Here is that Big Difference between homosexuality and other sins: There is no sin I can commit that, by virtue of committing it, renders me incapable of loving or being loved. I can commit murder. I can steal. I can rob. I can rape. I can drink myself to death. I can do any terrible thing at all – and no one would ever claim that intrinsic to the condition that gave rise to my doing that terrible thing is that I am, by nature, simply incapable of giving or receiving love.

No one tells the chronic drinker, or glutton, or adulterer, or any other kind of sinner, to stop experiencing love. Yet that's exactly what so many Christians are insisting gay people do.

When you tell a gay person to “resist” being gay, what you are really telling them – what you really mean – is for them to be celibate.

What you are truly and actually saying is that you want them to condemn themselves to a life devoid of love.

Be alone, you’re demanding. Live alone. Don’t hold anyone’s hand. Don’t snuggle on your couch with anyone. Don’t cuddle up with anyone at night before you fall asleep. Don’t have anyone to chat with over coffee in the morning.

Do not bind your life to that of another. Live your whole life without knowing that joy, that sharing, that peace.

Just say “no” to love.

Be alone. Live alone. Die alone.

The “sinful temptation” that Christians are forever urging LGBT people to resist is love.

Being, of course, the one thing Jesus was most clear about wanting his followers to extend to others.

Can we stop with this cruel idiocy already?

Recommended Off-site Link:
What Would Jesus Do If Invited to a Gay Wedding? - John Shores (, July 15, 2008).

Saturday, October 30, 2010

Lucinda Naylor's "The Wave"

Last night Doug and I visited the vacant storefront at 2756 Hennepin Ave. S. in the Uptown neighborhood of Minneapolis. It wasn't really vacant, however. Far from it.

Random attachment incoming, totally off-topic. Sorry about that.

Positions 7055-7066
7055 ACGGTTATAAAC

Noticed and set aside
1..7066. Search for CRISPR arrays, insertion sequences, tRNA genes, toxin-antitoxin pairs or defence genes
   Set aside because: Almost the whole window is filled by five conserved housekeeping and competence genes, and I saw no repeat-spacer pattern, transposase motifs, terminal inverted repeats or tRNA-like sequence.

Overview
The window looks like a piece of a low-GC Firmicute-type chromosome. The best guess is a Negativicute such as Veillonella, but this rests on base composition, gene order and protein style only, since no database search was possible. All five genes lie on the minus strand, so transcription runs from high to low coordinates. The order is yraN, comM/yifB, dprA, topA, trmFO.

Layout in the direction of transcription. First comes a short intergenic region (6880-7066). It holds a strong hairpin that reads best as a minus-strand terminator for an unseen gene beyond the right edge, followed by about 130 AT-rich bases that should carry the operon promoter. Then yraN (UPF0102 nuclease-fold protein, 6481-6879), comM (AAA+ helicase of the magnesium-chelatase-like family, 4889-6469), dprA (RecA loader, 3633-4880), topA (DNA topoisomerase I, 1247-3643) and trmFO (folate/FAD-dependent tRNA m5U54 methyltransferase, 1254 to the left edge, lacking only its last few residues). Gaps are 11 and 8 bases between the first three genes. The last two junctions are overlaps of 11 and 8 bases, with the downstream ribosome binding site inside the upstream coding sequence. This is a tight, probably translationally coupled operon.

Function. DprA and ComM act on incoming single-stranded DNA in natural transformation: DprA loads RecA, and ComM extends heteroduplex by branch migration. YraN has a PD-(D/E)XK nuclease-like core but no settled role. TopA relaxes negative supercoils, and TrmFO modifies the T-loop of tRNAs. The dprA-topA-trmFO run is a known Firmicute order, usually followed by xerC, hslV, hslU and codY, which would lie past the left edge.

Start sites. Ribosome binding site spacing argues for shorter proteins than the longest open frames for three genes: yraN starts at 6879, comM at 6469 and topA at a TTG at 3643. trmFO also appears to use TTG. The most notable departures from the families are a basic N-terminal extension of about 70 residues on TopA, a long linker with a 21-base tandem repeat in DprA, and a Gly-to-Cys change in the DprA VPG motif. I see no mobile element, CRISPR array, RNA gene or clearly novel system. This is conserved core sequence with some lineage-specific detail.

Indeed, throughout the evening scores of people passed through, live music played, and an unusual work of art captivated everyone's attention and generated much conversation.

Yes, last night saw local artist Lucinda Naylor (pictured with me at left) display for the first time her new sculpture, "The Wave."

As regular Wild Reed readers would know, Lucinda is the former artist-in-residence at the Basilica of St. Mary. She was "suspended" from this position after going public with her plans to create a work of art with unwanted copies of the DVD at the center of the Minnesota Catholic bishops' recent anti-gay marriage campaign.

Following are some images of Lucinda's artwork along with her "Artist's Statement."

Above: Catching "the Wave" with Doug and Maura - October 29, 2010.

The Wave

By Lucinda Naylor
in collaboration with two thousand households

Media: Repurposed DVDs

These discs originally carried a divisive message sent in the name of the Catholic Church, seeking to block the civil rights of same-sex couples. I say sent in the name of the Church, but not the Church I know. The Church I know is inclusive, not exclusive.